Troubleshooting Boot Problems

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Boot-up Troubleshooting Cookbook

1.0 BIOS Beep Codes
1.1 No Video Splash Screen
1.2 System Does Not Complete POST
1.3 Operating System not Found or Boot Device Missing
1.4 Keyboard Isn’t Recognized
1.5 Slave IDE Drive Not Detected (Hard Drive or CDROM)

1.0 BIOS Beep Codes

It is likely that the BIOS on your system was made by either Award or AMI. Today, the majority of motherboards purchased for upgrading come with an Award BIOS, though there are a very few that offer the AMI BIOS as an alternative. While Phoenix used to be very popular, it is now rarely found in desktop systems. Award became part of Phoenix in 1998.

The Award BIOS actually has only a single defined beep code, which is emitted when the video controller cannot be initialized. This code is a single beep, followed by three short ‘chirps’ in rapid succession. The short beeps can occur very fast, and might sound like only two, but by listening very carefully you should be able to discern three of them. If this signal is given, the video card may not be seated correctly, or it may actually be defective. If reseating it does not resolve the problem, try it in a different card slot (if available). As a final resort, the card may need to be replaced.

One other code that is usually given, but not officially defined by Award, is a single long beep that is repeated indefinitely. This generally is emitted when the memory refresh fails, which could be a bad connection, bad slot or a bad module. Once again, if reseating the memory modules does not correct the problem, try a different slot or replace the module.

AMI defines a number of beep codes, which are too numerous to mention. If you have an AMI BIOS, you can get most of the information you need from the AMI Homepage, under the ‘Tech Support’ section. More information about Award BIOS’, and additional technical information can be found on the Phoenix website. Other good resources for BIOS information are The PC Guide and Wim’s BIOS Page.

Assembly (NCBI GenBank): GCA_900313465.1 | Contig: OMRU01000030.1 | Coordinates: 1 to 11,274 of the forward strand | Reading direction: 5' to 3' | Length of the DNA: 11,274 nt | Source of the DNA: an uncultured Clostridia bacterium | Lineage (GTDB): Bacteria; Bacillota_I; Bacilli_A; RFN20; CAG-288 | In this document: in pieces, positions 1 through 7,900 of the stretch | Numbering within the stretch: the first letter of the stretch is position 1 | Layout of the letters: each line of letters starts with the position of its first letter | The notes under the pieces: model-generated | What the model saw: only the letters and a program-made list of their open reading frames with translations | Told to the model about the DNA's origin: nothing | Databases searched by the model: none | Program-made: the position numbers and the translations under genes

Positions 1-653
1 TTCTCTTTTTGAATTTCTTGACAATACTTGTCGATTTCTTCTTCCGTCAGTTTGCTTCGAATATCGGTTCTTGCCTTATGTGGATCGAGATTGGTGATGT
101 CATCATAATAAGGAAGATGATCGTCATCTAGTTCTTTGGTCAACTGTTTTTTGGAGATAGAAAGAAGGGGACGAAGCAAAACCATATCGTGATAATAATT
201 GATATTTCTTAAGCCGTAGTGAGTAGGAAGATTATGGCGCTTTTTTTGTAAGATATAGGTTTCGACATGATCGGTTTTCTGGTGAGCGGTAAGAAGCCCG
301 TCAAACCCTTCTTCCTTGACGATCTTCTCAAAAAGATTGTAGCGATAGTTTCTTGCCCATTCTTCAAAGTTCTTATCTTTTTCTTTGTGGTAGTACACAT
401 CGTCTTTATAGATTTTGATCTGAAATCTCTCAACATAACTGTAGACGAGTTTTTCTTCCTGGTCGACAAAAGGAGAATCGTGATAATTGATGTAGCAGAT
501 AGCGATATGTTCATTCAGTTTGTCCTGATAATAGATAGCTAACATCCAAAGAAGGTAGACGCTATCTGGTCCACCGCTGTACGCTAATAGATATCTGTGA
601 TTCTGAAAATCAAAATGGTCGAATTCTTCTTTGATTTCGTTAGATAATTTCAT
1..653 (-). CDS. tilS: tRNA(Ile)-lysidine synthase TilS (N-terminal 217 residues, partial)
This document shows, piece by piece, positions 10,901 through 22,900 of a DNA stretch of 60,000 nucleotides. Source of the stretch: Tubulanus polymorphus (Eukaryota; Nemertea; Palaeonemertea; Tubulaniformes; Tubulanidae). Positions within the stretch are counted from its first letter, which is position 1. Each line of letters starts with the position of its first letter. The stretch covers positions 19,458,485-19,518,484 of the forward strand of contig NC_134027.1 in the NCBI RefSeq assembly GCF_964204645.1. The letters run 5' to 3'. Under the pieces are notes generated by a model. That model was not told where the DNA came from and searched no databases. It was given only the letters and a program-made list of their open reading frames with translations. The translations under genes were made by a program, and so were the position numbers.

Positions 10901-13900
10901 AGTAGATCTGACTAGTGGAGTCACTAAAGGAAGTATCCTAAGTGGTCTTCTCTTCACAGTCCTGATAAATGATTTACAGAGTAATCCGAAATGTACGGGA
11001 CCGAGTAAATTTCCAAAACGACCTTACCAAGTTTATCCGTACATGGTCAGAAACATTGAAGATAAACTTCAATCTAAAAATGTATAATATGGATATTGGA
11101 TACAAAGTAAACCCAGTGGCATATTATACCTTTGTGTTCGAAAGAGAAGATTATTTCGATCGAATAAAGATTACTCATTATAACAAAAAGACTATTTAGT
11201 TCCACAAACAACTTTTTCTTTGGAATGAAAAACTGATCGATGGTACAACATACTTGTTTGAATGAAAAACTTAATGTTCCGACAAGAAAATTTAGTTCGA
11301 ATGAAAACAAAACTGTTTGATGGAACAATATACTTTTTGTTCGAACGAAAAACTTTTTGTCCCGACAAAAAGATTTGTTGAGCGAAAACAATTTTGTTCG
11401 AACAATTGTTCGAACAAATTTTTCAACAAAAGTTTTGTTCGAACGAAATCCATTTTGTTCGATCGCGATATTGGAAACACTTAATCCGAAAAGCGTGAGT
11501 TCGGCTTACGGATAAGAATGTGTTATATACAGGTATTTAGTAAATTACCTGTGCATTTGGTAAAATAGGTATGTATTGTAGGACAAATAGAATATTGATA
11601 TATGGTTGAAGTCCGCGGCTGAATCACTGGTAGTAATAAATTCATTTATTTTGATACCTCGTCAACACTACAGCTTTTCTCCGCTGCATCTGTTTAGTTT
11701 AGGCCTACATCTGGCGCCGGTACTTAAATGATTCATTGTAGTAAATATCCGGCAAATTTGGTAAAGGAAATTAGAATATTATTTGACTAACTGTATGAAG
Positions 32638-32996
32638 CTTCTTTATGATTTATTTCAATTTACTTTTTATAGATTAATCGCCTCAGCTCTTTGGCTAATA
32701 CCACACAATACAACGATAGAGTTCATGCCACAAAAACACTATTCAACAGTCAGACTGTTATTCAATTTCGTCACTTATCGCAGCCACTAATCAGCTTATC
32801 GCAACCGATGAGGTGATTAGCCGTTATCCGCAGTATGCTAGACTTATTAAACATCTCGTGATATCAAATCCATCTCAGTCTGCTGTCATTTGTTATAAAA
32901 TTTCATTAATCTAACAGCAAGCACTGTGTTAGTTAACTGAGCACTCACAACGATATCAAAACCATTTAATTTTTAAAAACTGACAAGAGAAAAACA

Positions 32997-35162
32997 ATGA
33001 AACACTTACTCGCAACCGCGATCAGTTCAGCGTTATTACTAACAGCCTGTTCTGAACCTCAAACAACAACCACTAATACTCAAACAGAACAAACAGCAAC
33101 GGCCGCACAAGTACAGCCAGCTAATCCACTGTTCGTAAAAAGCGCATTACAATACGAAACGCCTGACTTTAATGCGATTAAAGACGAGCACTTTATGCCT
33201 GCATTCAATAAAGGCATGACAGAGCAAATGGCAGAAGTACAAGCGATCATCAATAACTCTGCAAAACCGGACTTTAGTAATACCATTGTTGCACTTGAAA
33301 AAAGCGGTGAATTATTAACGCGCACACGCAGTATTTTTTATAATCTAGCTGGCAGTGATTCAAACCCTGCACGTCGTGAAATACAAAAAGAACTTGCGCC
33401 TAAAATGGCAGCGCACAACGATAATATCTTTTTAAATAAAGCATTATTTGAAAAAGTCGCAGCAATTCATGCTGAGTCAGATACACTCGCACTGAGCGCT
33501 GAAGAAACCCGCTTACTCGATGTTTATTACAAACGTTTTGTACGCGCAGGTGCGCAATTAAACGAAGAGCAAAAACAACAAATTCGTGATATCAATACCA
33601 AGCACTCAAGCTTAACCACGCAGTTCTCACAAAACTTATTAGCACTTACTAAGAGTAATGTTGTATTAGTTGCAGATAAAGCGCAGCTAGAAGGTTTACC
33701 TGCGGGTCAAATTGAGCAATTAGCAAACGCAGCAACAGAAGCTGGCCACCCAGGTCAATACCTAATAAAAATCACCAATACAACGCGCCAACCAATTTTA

1.1 No Video Splash Screen

1.2 System Does Not Complete POST

  • Check that you don’t have mismatched memory in your SIMM slots. Remember, Pentiums require two SIMMs to make a full memory bank (but only one DIMM), and they must be like configuration (two 8MB or two 16MB, etc). Also consider that you may have a bad memory module if you are buying ‘generic’ modules. A good clue for this is if the system only counts up to 640K, then locks.
  • If your motherboard has cache on board (Socket 5 or 7), check that the L2 cache jumper (if applicable) is set properly. Again, read the manual. Note how much cache is soldered on board (if any), and how much is on any COAST module. Do NOT assume that you know how much cache is plugged in – CHECK IT OUT.
  • If the motherboard has cache on board, turn off External (L2) cache in the BIOS. You may have defective L2 cache, which means the board will need to be replaced (or the COAST module, whichever applies)
  • Set your BIOS to factory defaults (there is usually a couple of menu choices for BIOS defaults and SETUP defaults). It is possible you have a conflict in your BIOS settings.